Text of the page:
Home » »Unlabelled » Mijaín López, Sergey Semenov and Riza Kayaalp offer a spectacle like no other in a sport that involves some heavy lifting and subtle moves
Thursday, March 23, 2017
Greco-Roman wrestling is one of those arcane interests that calls you in from the warmth outside, approaches you to take a seat for some time and watch, then, after it is done, abandons you to ponder what on earth simply happened.
There were some intriguing sights in Carioca Field 2 in the Olympic Stop in Barra on a hot, sweat-filled Monday evening. It is an aerated and cooled air ship shelter like all the others yet inhabited by the genuine bad-to-the-bone, the individuals who know their stuff, who cheer at the ideal time, similar to the gatherings of people at La Scala, never overlooking anything – or applauding on the wrong one. This, I thought, could intrigue.
So to the tangle. All things considered, mats. You get great incentive at the G-R, a couple of synchronous sessions, to wrestle, in a manner of speaking, with the complexities and strangeness of everything in those what-am-I-doing-here minutes.
These were the 130kg standoffs, where the enormous young men conflict. Legitimate quality, as well, after a portion of the refuse had been destroyed in the preliminaries – despite the fact that it would not be reasonable to allude to them consequently face to face. There were 19 of them when it began, bringing a joined meat nearness of 2,420kg. Which is likely a truck or little shed with several ice chests. None originated from the UK, incidentally, one from Australia, the rest from Estonia, Iran, Kazakhstan, Uzbekistan (for sure, a large portion of the Stans) and different spots that may battle to work their way into Boris Johnson's to-visit list.
On Tangle B the 21-year-old Russian Sergey Semenov lies confront down on Iakobi Kajaia from Georgia (no adoration lost there, then) and properly mounts him; they connect with, stop, stand and turn around positions. I am currently absolutely dependent on the scores on the screen. The timekeepers appears to have keep running down three minutes as both folks are toweled and water-splashed and get to grasps once more, this time standing up and pushing.
While I am perusing his CV in the accommodating project takes note of, the Russian has impolitely and astutely diverted the Georgian from the stage – which most likely President Putin was getting a charge out of hugely on TV back in the Kremlin, despite the fact that we ought to perhaps let legislative issues well enough alone for this.
Over on more nonpartisan domain on Tangle A the sublime Cuban – no different words for it, the man is a creature and a legend – Mijaín López is wrestling the jeans off (not truly) a dumbfounded Swede, Johan Magnus Euren. Out of the edge of my eye I could see they were bolted like stags and afterward they halted – and López got approval. I might want to disclose to you he merited it however I was so fascinated with Tangle B, I spotted just the odd trade. Russia had by one means or another got to 5-0, adequate to break through to the semi-finals. I'm speculating that shoulder toss swung it for Mr Semenov.
Notwithstanding, it additionally earned him the questionable joy of Mr López's organization for six minutes in the semi-last. That is the G-R likeness being welcome to fight with Anthony Joshua in a blindfold. López won. Semenov was completely knackered.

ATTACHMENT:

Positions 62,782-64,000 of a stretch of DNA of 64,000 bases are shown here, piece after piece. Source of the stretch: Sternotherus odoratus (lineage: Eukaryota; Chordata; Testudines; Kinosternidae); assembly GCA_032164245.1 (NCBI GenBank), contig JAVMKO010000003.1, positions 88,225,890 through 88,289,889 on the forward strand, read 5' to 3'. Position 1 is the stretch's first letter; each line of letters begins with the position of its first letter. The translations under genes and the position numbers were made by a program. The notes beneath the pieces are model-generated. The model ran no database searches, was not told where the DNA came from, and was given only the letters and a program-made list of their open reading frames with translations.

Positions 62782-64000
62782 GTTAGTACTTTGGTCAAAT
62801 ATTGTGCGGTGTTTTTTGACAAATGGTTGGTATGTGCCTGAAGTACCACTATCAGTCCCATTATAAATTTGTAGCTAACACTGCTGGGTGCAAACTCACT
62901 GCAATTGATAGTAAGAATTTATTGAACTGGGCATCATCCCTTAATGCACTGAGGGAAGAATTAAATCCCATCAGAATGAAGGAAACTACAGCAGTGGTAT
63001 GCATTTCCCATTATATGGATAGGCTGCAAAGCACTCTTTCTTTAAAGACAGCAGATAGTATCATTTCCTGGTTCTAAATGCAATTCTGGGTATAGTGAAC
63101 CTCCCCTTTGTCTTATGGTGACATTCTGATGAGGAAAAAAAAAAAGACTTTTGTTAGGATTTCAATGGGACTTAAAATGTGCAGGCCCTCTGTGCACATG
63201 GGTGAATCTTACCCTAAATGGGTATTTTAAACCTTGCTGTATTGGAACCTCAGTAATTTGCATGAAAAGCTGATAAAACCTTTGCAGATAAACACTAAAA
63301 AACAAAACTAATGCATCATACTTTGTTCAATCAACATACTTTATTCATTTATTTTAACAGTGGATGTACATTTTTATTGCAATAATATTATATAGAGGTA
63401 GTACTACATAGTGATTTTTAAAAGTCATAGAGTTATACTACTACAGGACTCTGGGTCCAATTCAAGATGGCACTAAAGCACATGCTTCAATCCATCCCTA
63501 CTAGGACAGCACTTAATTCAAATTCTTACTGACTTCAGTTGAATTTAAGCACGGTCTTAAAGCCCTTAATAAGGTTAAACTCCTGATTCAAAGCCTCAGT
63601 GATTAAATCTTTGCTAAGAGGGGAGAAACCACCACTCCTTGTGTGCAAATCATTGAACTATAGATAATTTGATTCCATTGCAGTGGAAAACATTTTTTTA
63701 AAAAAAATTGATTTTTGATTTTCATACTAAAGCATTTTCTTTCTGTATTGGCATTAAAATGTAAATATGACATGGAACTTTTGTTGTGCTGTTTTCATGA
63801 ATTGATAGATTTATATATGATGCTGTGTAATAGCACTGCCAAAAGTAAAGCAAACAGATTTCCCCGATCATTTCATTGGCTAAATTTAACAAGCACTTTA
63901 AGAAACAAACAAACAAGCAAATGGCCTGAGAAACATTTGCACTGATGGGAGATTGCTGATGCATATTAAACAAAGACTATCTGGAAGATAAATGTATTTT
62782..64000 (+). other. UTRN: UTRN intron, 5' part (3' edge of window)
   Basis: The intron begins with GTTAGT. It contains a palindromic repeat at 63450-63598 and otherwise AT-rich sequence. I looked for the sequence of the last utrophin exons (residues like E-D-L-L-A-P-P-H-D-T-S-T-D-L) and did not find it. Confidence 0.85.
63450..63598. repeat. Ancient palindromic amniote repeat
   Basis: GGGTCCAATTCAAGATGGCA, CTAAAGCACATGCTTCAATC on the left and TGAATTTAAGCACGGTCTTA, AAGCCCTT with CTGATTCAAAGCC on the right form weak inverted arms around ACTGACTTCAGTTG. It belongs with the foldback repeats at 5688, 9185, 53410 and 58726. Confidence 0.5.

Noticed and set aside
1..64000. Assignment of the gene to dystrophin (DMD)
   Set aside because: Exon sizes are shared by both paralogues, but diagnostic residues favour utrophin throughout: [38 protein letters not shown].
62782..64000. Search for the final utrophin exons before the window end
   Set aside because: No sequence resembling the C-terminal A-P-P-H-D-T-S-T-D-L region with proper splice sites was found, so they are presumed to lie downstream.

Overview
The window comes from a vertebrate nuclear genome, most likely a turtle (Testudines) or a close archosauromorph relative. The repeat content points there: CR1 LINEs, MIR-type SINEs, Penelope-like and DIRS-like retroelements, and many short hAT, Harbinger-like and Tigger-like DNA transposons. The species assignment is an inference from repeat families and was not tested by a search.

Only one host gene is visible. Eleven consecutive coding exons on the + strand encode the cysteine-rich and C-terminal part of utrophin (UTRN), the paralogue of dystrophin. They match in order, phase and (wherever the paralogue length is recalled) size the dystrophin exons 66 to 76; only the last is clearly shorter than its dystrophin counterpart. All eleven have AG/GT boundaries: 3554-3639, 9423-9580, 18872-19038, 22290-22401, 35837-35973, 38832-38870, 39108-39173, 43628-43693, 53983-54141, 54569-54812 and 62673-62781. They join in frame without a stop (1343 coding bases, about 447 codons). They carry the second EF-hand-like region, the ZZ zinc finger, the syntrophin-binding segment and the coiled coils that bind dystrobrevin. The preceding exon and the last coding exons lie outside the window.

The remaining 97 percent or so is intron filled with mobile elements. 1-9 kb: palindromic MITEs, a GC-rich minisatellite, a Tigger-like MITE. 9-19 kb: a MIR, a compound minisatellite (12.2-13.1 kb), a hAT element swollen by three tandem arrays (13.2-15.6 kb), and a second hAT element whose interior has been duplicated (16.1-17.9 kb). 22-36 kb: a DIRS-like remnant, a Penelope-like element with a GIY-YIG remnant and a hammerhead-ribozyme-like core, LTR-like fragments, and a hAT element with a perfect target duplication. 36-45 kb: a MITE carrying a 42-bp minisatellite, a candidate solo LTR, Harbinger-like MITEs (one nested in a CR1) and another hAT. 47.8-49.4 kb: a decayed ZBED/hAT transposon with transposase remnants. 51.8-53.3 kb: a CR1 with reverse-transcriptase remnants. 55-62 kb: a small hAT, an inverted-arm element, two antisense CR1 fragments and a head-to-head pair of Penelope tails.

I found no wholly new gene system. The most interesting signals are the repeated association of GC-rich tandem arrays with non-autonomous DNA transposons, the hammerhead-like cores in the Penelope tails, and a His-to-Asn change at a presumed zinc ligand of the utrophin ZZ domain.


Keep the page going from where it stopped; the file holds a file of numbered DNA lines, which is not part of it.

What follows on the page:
I am happy I came now. Furthermore, it regards stop and recollect that being here is precisely what it is about for these folks. They are the monsters of their game and they do it for little more than the awards and two or three weeks in Rio – which may be a stage up from a fortnight in Kyrgyzstan, despite the fact that they say the Tian Shan mountains are wonderful, snow panthers what not.
By and large the game brings the finest from a considerable measure of these remote territories, where there might or won't not be a plaque outside the home where Riza Kayaalp, the Turkish wrestler, was conceived. What's more, from Pinar del Río in Cuba, the home of López, five-times title holder, two-times Olympic champion, the Teófilo Stevenson of his calling. Bits of gossip spread six years prior that López was surrendering yet there despite everything he is, in his particular violet tights, loved by the cognoscenti, adored for his flabbergasting, weakening blend of chilling quality and guileful nuance.
In any case he made mincemeat of Semenov, 3-0 following six minutes – and went where all fans knew he was going: into the last on Monday night for a gigantically foreseen coordinate with Kayaalp.
As we leave, a more prepared master watches, "López doesn't do silvers." You dreaded for youthful Kayaalp, unless you're Armenian or Greek.
Kayaalp got bronze in London – and a six-month boycott a year later to say awful things about the migrant residents of those nations who organized a sit-in challenge in Istanbul against limitations on the opportunity of the press, among different grievances.
So he is a simple kind of a person as, in a totally unique way, is López. He has been doing this since 1993. He freestyled all around ok as a lesser to win a Container American title before changing to Greco-Roman. This is an irregularity. The last Olympian to get a decoration in both controls was the Swede Jan Karlsson in 1972.
Enough of Guardianista down-your-nose keen aleckery.
On the off chance that you look for any timeframe, you come to value the devilishly keen moves in weight and weight as they crawl over a rubbery surface, searching for openings much the way judo warriors do, planting their feet cunningly for the scarcest favorable position, pulling their enemy on to another hold, much the same as boxers do while bluffing.
Be that as it may, it is not judo or boxing. It is Greco-Roman wrestling and it has been around, in some shape, for whatever length of time that the Olympics themselves